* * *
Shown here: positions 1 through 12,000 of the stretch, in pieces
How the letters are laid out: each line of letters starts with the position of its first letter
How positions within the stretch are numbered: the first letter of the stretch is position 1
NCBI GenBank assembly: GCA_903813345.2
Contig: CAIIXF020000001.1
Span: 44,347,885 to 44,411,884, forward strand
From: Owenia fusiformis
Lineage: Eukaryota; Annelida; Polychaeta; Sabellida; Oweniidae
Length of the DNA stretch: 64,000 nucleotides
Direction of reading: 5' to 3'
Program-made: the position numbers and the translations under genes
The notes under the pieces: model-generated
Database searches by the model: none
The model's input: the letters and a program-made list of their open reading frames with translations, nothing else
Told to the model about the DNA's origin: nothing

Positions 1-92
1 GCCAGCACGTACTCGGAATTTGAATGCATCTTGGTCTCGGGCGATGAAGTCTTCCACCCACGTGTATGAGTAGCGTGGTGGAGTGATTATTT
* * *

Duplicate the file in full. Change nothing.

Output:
Shown here: positions 1 through 12,000 of the stretch, in pieces
How the letters are laid out: each line of letters starts with the position of its first letter
How positions within the stretch are numbered: the first letter of the stretch is position 1
NCBI GenBank assembly: GCA_903813345.2
Contig: CAIIXF020000001.1
Span: 44,347,885 to 44,411,884, forward strand
From: Owenia fusiformis
Lineage: Eukaryota; Annelida; Polychaeta; Sabellida; Oweniidae
Length of the DNA stretch: 64,000 nucleotides
Direction of reading: 5' to 3'
Program-made: the position numbers and the translations under genes
The notes under the pieces: model-generated
Database searches by the model: none
The model's input: the letters and a program-made list of their open reading frames with translations, nothing else
Told to the model about the DNA's origin: nothing

Positions 1-92
1 GCCAGCACGTACTCGGAATTTGAATGCATCTTGGTCTCGGGCGATGAAGTCTTCCACCCACGTGTATGAGTAGCGTGGTGGAGTGATTATTT